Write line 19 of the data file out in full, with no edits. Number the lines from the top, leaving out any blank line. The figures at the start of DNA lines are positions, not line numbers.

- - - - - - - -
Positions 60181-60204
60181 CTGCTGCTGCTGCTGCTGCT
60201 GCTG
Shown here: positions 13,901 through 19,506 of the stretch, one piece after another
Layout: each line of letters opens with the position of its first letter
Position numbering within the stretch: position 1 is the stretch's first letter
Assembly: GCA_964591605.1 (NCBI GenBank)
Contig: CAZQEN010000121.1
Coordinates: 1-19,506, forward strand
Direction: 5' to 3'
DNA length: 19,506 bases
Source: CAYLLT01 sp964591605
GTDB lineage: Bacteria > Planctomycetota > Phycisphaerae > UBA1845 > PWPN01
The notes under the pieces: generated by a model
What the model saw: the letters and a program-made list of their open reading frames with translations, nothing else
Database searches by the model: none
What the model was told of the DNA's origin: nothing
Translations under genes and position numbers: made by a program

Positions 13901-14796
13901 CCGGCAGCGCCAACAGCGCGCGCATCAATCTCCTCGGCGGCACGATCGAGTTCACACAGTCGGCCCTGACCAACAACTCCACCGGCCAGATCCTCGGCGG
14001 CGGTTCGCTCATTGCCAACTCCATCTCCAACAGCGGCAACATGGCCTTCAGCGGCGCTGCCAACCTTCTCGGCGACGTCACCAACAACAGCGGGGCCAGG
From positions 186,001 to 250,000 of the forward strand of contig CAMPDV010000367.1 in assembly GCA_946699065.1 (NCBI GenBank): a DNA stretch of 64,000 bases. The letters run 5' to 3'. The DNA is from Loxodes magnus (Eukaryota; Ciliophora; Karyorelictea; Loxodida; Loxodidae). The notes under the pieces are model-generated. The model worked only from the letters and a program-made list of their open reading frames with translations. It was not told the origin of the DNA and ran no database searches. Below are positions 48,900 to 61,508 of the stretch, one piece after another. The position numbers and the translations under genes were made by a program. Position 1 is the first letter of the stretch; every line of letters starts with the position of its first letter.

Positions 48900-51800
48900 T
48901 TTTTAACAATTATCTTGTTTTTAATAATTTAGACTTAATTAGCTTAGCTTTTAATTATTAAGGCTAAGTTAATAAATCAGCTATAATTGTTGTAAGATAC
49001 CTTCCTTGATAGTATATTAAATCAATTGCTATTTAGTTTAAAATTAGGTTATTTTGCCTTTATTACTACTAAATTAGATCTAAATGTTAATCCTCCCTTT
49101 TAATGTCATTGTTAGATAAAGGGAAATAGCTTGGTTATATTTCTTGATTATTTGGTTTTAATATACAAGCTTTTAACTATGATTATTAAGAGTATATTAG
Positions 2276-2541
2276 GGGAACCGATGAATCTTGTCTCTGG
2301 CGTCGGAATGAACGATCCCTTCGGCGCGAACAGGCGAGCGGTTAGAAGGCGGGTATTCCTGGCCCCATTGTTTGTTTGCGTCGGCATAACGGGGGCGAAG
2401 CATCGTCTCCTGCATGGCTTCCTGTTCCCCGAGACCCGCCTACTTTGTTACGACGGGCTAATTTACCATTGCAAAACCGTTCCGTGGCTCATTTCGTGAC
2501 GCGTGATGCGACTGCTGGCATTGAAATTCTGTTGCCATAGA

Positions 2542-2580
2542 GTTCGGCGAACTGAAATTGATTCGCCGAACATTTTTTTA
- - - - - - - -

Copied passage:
Positions 13901-14796